We Can’t Go “Back To School” This Year

It is impossible to go “back to school” this year. Whatever it is that we are moving towards is not the school we left, and there’s no going back. That could be good news.

Some teachers have already started to explore, hiking towards what’s next, while others are preparing for a trek for which no one truly knows how to prepare. If we’re lucky, we’ll get two hours of training on the Learning Management Software du jour, two hours of Information Technology Support 101, an hour and a half of a Social Emotional Learning/Trauma/Antiracism slideshow, then bam! We’ll be placed in a landscape as unfamiliar as a classroom on the moon.

Much of that falls outside of the things that teachers control, and to be fair, we’re used to that. Few systems could have possibly been prepared for such dramatic events and circumstances.

But what of the things that do live in the realm of what teachers can do to prepare to be effective as we begin teaching this fall?

  • Should we spend time revisiting lessons and units to identify elements that need to be rewritten for virtual instruction?
  • Should we be writing multiple iterations of each lesson — virtual, in-person, hybrid — just in case a switch is made mid-unit?
  • Should we spend time as a class discussing what device each student is using to get out in front of being helpful with tech support?
  • Should we share elements of our own struggles, emotions and experiences from the impacts of COVID-19?
  • Should we try to create a space of ‘normalcy’ for the short time we get with our students, or does that ignore the stark realities we need to be addressing?

It is overwhelming and challenging to consider how we should be preparing, but it is thankfully less challenging to see why it is important we do not plan to “go back to school” as we previously knew it.

  • We should not go back to a time where simply stating the most basic of facts — that Black Lives Matter — seemed controversial and certainly not something to discuss at faculty meetings, team meetings, or as an essential element to planning all subjects.
  • We should not go back to a time when the essential role teachers played in society was considered minimal, or worse, rarely considered at all.
  • We should not go back to a time when the labor of teachers was taken for granted — the extra hours of planning, cleaning, shopping, calling, emailing — not about grades or homework, but about needed food, counseling, clothes, family support, tutoring, coaching, and more.
  • We should not go back to a time when the voices of teachers and school leaders grew hoarse from crying out about harm of the size of the digital divide, the lack of equitably distributed resources, and understaffed schools, year after year after year.

We should not go back. We should go forward.

It is likely best to leave the examination of why it took a global health emergency to shine a light so brightly on these subjects that their mere existence was brought into the mainstream to the historians and social scientists. But we don’t need to wait for anyone to tell us that no matter how we got here, there’s no going back.

It’s important to grieve. The old adage “You gotta feel it to heal it,” is real. If you’re still in the throes of processing or mourning the loss of a schema that helped shape your identity and make life more predictable than it has felt in months, it’s important not to rush or belittle that experience. Lean into that grief, and then remember, moments like these offer incredible opportunities for real and lasting change.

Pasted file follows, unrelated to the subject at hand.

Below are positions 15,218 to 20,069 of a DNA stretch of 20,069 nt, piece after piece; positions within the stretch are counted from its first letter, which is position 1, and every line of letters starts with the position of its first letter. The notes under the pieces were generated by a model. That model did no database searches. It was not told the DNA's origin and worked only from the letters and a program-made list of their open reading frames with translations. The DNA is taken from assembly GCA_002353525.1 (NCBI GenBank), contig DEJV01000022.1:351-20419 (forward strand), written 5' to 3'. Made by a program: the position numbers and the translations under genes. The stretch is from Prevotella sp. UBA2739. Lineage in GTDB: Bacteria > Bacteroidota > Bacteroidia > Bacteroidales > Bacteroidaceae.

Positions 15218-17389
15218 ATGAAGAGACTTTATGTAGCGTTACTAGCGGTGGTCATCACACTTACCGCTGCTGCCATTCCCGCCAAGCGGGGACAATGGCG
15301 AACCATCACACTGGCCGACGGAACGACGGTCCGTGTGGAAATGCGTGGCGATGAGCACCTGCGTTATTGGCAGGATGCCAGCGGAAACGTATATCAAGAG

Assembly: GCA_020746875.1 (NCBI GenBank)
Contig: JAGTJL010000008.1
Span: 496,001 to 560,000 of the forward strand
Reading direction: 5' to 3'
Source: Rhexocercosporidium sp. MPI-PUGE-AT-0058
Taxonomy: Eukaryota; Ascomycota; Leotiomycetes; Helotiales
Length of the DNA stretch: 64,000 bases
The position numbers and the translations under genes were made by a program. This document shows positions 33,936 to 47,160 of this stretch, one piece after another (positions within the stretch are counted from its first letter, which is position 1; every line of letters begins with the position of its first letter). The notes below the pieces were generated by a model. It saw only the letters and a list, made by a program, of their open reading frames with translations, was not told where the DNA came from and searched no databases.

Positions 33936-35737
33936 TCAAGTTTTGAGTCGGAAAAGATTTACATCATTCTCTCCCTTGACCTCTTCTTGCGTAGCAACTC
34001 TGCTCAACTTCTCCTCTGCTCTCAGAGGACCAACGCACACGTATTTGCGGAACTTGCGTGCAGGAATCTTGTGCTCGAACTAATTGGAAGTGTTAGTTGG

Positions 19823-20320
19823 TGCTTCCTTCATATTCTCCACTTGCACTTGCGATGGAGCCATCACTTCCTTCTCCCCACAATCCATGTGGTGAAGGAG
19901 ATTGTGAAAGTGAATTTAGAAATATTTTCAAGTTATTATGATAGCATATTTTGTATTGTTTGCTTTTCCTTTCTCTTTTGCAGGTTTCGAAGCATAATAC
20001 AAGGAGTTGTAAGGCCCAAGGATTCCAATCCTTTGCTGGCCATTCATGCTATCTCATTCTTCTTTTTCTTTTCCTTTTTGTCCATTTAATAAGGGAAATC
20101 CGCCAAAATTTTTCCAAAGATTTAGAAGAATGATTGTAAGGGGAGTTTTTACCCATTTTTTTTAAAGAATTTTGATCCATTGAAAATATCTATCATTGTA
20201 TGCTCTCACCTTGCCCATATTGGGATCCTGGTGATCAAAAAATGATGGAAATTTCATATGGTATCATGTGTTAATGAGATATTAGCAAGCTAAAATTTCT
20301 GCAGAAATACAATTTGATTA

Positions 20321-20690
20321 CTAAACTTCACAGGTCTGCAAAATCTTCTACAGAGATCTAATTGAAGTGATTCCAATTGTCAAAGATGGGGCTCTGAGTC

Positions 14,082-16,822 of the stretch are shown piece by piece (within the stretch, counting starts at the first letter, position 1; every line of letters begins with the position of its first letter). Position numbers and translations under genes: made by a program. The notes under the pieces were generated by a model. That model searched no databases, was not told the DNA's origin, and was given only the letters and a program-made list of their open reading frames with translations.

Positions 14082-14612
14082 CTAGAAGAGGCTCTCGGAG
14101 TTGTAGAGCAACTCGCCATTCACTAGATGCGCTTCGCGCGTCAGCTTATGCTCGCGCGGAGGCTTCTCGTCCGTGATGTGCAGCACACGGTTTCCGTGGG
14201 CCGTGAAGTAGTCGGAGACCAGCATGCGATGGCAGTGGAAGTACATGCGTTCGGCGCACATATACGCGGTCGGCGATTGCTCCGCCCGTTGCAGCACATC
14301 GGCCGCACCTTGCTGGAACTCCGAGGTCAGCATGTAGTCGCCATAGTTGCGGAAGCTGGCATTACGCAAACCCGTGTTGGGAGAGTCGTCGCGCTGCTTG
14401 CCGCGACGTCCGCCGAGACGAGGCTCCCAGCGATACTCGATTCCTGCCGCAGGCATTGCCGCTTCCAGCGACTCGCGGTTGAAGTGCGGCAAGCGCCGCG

Real and lasting change is on the horizon and looks like it could possibly be bringing the dawn of a new day for what it means to be a teacher.

It may not be possible to identify the series of legacies, choices, and decisions that led to silence around issues of white supremacy and racism in schools or school systems, but we can choose to act and speak and work to ensure we never go back.

It may not be possible to investigate the assumptions made by many that led to the de-professionalization of the work of a teacher, but we can commit to work together to ensure that we never go back.

It is possible to recognize lasting change that is demanding of us a reality where it doesn’t have to be that way anymore.


If we want to go far into a more just future, we must go together. The teachers of The Educators’ Cooperative know this well.

Thanks to The Educators’ Cooperative, teachers from public, private, and charter schools from all over the region spent countless hours this summer collaborating, connecting, planning, sharing, learning, and growing together. At our 5th annual Summer Workshop, on our daily hour-long video unconferences, national virtual workshops on antiracist teaching, learning, and leading from the classroom — we embodied the notion that we can go forward into a better future than the one we left behind in March.

We were flooded with feedback that reminds us that we are better together. One teacher said, “The more I connect, the more empowered I feel! If we can create these small units of change, imagine the lasting impact we can have on our students and in our schools!” Another added,

“I am floored by the amount of empowerment, connection, and support that has flooded into both me and my teaching practice! EdCo has reminded me time and time again that this work is worth doing and that education, by nature, is ever-evolving.”

There’s no going back, and that’s OK, because we have each other and a future full of more potential for us and our students than at any point we’ve experienced before. If you’re a teacher, we hope to see you on a call or in a workshop soon.

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